With each passing year, oil consumption continues to climb. Total consumption worldwide now exceeds 80 million barrels per day, with Asia responsible for much of the increase over the past decade, a trend likely to continue for the foreseeable future. However, as consumption increases, we are not finding enough super-oilfields from which to produce oil. That means we're increasingly forced to go into unconventional places such as the shales and into the deep waters to continually increase production.
Since it's very expensive to produce from unconventional sources, oil prices have gone up quite a lot as these sources have grown as a percentage of total production. Here in the United States, the shale boom has been in full effect, with places like the Bakken, the Eagle Ford, and other liquids-rich shales getting plenty of attention from energy companies. One of the shale plays that has yet to receive as much fanfare, however, has been the Monterey Shale in California, an area that could potentially hold billions of barrels of recoverable oil.
The top dogs
At this juncture, the main players in the Monterey Shale are Occidental Petroleum
Occidental is the dominant player in this region, with 1.6 million net acres in California, which includes 870,000 net acres of shale plays. The company produced 139,000 BOE per day from this play last year and is currently running 30 drilling rigs. The company's 2011 capital spending plan allocated $1.6 billion to California to drill at least 500 new developmental wells. The $1.6 billion program was 80% more than in 2010. Of those 500 wells planned for 2011, 195 of them were expected to be shale wells.
So far, the company has achieved 30-day initial production rates of 300 to 400 BOE per day. That rate was achieved on wells that cost an average of $3.5 million to drill and complete, a figure that the company expects to come down over time.
All told, Occidental is quite bullish on the play and believes that the "CA shale" could become the company's largest business unit in 10 years, which is a major statement by a global company with a market cap of $76 billion. It's still in its early stages, but it's almost a certainty that the company will continue spending heavily in this area in its 2012 drilling program.
Venoco, the other major player, holds 214,000 net acres in the Monterey Shale and has been leasing acreage since as early as 2006. That's a lot less acreage than is held by Occidental, but Venoco's market cap is a much smaller $391 million, making it much more leveraged to success in the Monterey than Occidental. In 2012, Venoco expects to spend $255 million in total capital expenditures. Of that figure, $100 million has been allocated to the Monterey Shale, where it plans to continue delineating and testing the play.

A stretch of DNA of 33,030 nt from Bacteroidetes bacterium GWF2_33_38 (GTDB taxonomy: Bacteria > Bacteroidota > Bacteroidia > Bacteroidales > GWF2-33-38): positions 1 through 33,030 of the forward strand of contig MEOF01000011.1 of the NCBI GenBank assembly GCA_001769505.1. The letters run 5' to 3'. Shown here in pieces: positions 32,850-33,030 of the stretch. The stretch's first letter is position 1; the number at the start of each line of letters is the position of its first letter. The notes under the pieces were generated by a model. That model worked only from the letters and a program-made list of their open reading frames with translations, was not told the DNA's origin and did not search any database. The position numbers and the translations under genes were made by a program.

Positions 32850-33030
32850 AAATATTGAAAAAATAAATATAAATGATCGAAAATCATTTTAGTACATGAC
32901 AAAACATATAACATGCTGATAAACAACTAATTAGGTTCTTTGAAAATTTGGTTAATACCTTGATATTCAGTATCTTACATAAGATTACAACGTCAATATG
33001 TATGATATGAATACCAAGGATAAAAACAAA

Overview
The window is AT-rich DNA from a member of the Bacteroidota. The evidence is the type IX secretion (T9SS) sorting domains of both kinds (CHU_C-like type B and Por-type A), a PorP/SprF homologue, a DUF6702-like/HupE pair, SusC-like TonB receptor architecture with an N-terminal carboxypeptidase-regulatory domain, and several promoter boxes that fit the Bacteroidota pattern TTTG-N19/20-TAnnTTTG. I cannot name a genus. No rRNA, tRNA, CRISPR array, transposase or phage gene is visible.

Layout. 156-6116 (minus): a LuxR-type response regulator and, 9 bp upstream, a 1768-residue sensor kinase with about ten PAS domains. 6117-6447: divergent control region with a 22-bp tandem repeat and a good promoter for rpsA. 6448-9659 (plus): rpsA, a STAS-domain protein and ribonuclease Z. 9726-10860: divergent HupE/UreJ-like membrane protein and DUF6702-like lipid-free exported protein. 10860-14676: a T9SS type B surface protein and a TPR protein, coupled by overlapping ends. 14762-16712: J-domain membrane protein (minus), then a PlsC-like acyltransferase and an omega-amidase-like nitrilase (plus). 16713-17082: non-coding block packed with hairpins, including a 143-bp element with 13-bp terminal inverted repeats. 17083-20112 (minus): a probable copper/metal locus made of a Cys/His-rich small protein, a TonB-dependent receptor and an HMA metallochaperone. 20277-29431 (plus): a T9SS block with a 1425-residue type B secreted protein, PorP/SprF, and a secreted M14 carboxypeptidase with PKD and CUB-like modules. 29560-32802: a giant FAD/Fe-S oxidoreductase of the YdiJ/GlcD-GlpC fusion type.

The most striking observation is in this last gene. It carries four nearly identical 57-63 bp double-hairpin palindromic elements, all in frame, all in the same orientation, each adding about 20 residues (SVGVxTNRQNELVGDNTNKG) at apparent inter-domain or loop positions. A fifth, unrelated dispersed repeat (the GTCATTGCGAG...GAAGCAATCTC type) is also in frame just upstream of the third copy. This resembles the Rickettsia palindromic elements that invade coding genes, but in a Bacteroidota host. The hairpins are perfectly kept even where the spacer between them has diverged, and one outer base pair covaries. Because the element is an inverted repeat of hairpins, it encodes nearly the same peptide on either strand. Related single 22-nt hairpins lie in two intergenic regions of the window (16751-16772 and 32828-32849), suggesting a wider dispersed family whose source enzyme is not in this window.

The other player
Another company with a lot at stake in California is Plains Exploration
Going forward, Plains Exploration expects to spend $1.6 billion in capital expenditures next year, with 20% of that figure allocated to its California assets. So far, 116 gross wells have been planned for 2012, with 82 total in the main San Juan Valley area. The company's long-term operational plan in California is to go from about 40,000 BOE per day in 2012 to almost 60,000 BOE per day in 2017.
Foolish bottom line
It's still early in the Monterey Shale play in California, but these companies have made some significant commitments to this play. Venoco offers the most leveraged ways to play the Monterey Shale, but my favorite pick here is Occidental, which believes the play could become the company's biggest-producing area despite its huge size. Plus, Occidental has the strongest balance sheet by far and pays a dividend that has increased 10 times over the past nine years -- hardly a small feat.
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